Has the NFL Done Enough to Save the Pro Bowl?

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Has the NFL Done Enough to Save the Pro Bowl?

From a relevance and fan-interest standpoint, the Pro Bowl ranks somewhere between reruns of Here Comes Honey Boo-Boo and watching paint dry.

The NFL had pledged to take steps to remedy that fact, and on Wednesday, the league announced a series of changes to the game that have at the very least made things more intriguing in the short term.

Among the changes being made to the game, per the league's press release:

Game within the Game – A two-minute warning will be added to the first and third quarters and the ball will change hands after each quarter.  This will increase the opportunities for quarterbacks to direct “two-minute drills,” which are especially exciting for fans.

No Kickoffs – The coin toss will determine which team is awarded possession first.  The ball will be placed on the 25-yard line at the start of each quarter and after scoring plays.

Rosters – The rosters will continue to consist of 43 players per squad.  The kick return specialist will be replaced by an additional defensive back.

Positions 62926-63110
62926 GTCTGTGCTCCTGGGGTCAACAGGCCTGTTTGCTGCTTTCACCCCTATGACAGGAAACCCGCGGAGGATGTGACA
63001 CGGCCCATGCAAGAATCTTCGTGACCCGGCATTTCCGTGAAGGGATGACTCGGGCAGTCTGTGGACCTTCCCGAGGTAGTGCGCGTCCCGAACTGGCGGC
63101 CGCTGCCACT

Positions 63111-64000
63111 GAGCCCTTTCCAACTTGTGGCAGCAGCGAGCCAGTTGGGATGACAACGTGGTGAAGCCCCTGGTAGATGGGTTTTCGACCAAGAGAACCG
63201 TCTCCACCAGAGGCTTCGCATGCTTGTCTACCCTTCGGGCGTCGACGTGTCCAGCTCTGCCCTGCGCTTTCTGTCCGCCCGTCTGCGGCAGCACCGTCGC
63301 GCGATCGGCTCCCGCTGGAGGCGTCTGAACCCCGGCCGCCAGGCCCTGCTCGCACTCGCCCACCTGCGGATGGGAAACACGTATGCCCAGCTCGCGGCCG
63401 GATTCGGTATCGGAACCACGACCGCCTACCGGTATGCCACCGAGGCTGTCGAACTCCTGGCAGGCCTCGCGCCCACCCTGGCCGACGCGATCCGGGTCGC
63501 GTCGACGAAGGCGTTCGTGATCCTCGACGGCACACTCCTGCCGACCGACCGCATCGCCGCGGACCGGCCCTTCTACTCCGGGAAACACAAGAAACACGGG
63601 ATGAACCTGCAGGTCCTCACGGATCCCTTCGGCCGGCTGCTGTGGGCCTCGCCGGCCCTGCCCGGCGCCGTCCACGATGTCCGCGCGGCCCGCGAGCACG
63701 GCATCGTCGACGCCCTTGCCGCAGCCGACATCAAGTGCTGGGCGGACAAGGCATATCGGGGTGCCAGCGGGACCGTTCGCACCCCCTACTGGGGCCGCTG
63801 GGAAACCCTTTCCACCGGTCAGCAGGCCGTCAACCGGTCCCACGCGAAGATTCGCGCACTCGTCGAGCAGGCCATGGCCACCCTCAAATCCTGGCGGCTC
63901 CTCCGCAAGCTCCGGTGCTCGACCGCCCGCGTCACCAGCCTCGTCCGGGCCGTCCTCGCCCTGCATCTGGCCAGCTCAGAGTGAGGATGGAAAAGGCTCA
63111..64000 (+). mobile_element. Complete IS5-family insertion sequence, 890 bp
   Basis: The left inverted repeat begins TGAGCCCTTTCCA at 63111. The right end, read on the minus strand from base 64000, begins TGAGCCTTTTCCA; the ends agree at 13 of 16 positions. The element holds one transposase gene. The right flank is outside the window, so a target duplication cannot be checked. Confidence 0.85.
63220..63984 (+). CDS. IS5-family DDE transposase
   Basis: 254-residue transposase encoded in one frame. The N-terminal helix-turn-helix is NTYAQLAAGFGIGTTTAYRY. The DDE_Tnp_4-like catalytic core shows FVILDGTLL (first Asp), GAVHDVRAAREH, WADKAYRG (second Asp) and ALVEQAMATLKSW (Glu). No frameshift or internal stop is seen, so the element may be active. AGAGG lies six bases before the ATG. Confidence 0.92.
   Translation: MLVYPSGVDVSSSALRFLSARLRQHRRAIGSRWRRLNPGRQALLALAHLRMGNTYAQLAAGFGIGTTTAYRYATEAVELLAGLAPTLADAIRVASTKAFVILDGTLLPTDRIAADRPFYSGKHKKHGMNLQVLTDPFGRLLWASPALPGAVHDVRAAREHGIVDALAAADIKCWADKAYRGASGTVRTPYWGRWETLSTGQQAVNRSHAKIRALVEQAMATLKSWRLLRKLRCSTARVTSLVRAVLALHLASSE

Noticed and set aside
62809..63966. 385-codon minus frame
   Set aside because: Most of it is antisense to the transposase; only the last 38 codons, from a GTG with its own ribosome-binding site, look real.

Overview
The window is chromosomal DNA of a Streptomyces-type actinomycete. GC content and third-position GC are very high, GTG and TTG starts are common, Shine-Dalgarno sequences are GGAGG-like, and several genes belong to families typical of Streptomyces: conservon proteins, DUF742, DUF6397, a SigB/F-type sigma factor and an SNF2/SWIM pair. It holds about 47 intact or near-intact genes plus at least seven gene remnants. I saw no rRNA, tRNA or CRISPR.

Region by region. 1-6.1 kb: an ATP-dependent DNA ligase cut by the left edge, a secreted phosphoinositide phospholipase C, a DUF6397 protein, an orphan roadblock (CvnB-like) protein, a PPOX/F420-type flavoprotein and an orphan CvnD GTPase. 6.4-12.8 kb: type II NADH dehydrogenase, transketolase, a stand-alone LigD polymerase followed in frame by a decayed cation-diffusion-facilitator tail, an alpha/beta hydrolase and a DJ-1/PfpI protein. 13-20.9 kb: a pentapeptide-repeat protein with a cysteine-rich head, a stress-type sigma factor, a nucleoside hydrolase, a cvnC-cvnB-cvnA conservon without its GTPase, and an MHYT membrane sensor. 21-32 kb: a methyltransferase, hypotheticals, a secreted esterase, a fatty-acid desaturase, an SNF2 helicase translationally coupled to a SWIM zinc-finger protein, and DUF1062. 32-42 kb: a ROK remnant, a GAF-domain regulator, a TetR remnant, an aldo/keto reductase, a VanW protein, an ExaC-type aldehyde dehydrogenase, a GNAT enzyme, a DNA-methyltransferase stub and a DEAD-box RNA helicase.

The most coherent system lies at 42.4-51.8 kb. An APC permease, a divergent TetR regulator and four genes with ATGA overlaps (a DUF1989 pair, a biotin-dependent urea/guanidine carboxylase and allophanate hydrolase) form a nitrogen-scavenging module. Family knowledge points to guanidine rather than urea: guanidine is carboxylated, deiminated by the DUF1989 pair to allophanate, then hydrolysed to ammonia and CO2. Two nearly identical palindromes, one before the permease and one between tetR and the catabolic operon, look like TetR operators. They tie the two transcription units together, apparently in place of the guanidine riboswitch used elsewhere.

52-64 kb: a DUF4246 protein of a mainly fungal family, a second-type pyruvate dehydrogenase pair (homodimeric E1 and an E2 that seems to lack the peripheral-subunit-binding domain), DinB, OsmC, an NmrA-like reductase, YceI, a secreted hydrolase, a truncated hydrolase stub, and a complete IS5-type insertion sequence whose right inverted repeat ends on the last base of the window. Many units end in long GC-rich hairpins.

Cover Two and Press Coverage – The defense will be permitted to play “cover two” and “press” coverage.  In previous years, only “man” coverage was permitted, except for goal line situations.

Stopping of the Game Clock – Beginning at the two-minute mark of every quarter, if the offense does not gain at least one yard, the clock will stop as if the play were an incomplete pass.  This rule will make the team with the ball attempt to gain yardage toward the end of each quarter.

Game Timing – The game clock will start after an incomplete pass on the signal of the referee, except inside the last two minutes of the first half and the last five minutes of the second half.

Play Clock – A 35-second/25-second play clock will be adopted instead of the typical 40-second/25-second clock.

Sacks – The game clock will not stop on quarterback sacks outside of the final two minutes of the game.  Currently, the game clock stops in these situations outside of two minutes of the second and fourth quarters.

Some of those changes are certainly interesting, especially the added "two-minute drills," change of possession at the end of each quarter and the addition of zone and press coverages.